Summer Research, From Lab to Field

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Last summer, Harvey Mudd College engineering major Emily Barr ’26 and computer science and mathematics major Angelina Rodriguez ’26 took their research out of the lab and into the field—or rather the bay in Costa Rica.

Joined by classmates Holly Chen ’24 and Alisha Chulani ’25, the Harvey Mudd team spent the better part of a week in Cuajiniquil, Costa Rica, more than 3,400 miles from campus.

The yellow, cylindrical IVER3-AUV floats in clear blue-green water.

Barr and Rodriguez are members of the Lab for Autonomous and Intelligent Robotics (LAIR), a Harvey Mudd research laboratory led by Chris Clark, emeritus professor of engineering, that is focused on multi-robot systems and their applications in the field. Through the College’s Summer Research program, the Mudders joined peers from the Shark Lab at California State University, Long Beach, and graduate students from the University of Costa Rica to work on a National Science Foundation funded autonomous underwater vehicle (AUV) seafloor mapping project of the Santa Elena Bay.

Students and researchers smile and wave at the camera. They're on a red boat with white trim that is sailing on water.

“The bay is a very desirable habitat for numerous marine species including turtles, sharks and stingrays,” Rodriguez says. “We were needed to create maps of the bay’s seafloor with our AUV to better understand what makes this habitat so appealing to its marine life.”

Barr says, “The graduate students from the University of Costa Rica were so welcoming and great teachers! They did an amazing job showing us their thesis work and teaching us how to help them collect data.”

The Harvey Mudd team was responsible for programming the IVER-3 AUV routes and processing the sonar data it collected, a task they trained for back at the Barnard Field Station lake in Claremont, California.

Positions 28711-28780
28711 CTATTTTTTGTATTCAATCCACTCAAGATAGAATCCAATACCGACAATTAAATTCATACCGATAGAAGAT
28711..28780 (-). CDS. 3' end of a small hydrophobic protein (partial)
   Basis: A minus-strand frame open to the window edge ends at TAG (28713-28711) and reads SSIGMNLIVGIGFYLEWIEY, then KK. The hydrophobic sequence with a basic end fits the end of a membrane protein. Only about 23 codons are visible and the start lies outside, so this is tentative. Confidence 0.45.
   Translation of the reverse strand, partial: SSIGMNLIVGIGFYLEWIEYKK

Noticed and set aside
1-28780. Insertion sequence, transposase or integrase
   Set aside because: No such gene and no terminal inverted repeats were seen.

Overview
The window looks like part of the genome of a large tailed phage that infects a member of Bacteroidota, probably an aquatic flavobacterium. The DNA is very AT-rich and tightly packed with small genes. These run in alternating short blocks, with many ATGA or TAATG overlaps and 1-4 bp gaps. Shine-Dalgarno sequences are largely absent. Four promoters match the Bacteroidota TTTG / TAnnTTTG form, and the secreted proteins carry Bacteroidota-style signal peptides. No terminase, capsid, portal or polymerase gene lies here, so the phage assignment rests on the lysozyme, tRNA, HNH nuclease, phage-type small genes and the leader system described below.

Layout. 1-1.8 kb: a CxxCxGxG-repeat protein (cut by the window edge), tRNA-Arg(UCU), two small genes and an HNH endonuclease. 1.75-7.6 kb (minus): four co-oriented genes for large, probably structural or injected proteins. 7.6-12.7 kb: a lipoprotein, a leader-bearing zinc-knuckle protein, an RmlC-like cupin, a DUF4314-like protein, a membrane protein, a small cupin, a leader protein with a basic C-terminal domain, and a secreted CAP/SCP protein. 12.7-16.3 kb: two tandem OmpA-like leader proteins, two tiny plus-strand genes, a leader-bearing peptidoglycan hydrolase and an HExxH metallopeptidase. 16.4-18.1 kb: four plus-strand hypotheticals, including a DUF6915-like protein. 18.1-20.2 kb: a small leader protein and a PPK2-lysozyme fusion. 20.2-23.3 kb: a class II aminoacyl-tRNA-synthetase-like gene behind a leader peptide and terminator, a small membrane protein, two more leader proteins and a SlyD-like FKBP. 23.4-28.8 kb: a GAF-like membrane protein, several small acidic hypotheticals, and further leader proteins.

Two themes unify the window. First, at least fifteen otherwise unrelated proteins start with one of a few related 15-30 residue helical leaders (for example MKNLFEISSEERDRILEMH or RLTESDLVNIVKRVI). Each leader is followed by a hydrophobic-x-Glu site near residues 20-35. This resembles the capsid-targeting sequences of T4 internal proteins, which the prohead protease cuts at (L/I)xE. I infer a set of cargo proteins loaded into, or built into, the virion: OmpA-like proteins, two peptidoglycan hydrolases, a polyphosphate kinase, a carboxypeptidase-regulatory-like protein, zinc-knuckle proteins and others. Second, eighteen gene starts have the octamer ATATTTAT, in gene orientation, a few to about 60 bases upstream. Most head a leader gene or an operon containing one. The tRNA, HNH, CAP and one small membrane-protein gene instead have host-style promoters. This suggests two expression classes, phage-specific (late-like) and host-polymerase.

Two students work on a computer board. Screw drivers, cables and a tool box lay around the table.

“In Costa Rica,we typically would spend the day out on a boat,” says Barr. “We would return at about three or four in the afternoon and spend the rest of the night unloading data and creating new missions for the AUVs work the following day.”

Mudders were also able to take breaks from their work and enjoy their tropical surroundings.

“We would immerse ourselves in the Costa Rican culture by going into town, conversing in Spanish with locals and participating in ecotourism,” Rodriguez says. “We visited a local beach and snorkeled above the coral reefs which was especially fun since we could ask the marine biologists that we were working with about every organism we saw.”

On a computer screen, two images appear side by side. They are infrared images of the bays seafloor.

For Barr and Rodriguez, the experience of participating in international, interdisciplinary work like this has been personally meaningful. “It was amazing to physically see our work’s impact and its applications,” Barr says. “For example, with this project, it was important to encompass engineering into typically biology-focused research since it allows for better and easier data collecting. By using AUVs, we were conducting less dangerous scans and not putting human divers at risk in deep water or using boats to drag mapping devices. In this way, we’re helping collect better data for biologists with a less disruptive impact on local species in the mapping areas.”

“I initially felt a bit out of place working in an engineering research lab,” says Rodriguez, referring to her CS/math major. “I didn’t fully understand how I’d be useful to the team, but after a few days on the job, I realized how much intersectionality there was between computer science and engineering. This experience has expanded my horizons and shown me that my major doesn’t limit me to a sit-down job. There are plenty of career opportunities I can pursue.”

Barr says, “I think interdisciplinary work is super important in the real world, since no problems can be solved by one person, one team or one field. It was great seeing the application of Mudd’s values through work that I’m really proud of. Now, I definitely have a huge interest and admiration for marine sciences.”

Students and researchers sit at a long table with dinner plates full of food in front of them. Some people are eating, others are talking to each other.

Rodriguez says, “We were definitely very proud of ourselves at the end of the trip. At first, I felt overwhelmed since we technically had less experience than the upperclass students on our team. But we kept up, adapted to the fast-moving field work lifestyle and successfully produced useable data for an entire section of the bay.

“It was an amazing experience that showed us how our titles as first years did not dictate the work we could complete and the teams that we could become a part of. I highly recommend that everyone apply for undergraduate research opportunities at Harvey Mudd so they can experience this as well.”

Summer Research at Harvey Mudd

Studetns and researchs stand shoulder to shoulder waving and throwing up peace signs at the camera. They are all covered in shadows while a beautiful sunset with pink clouds sits behind them.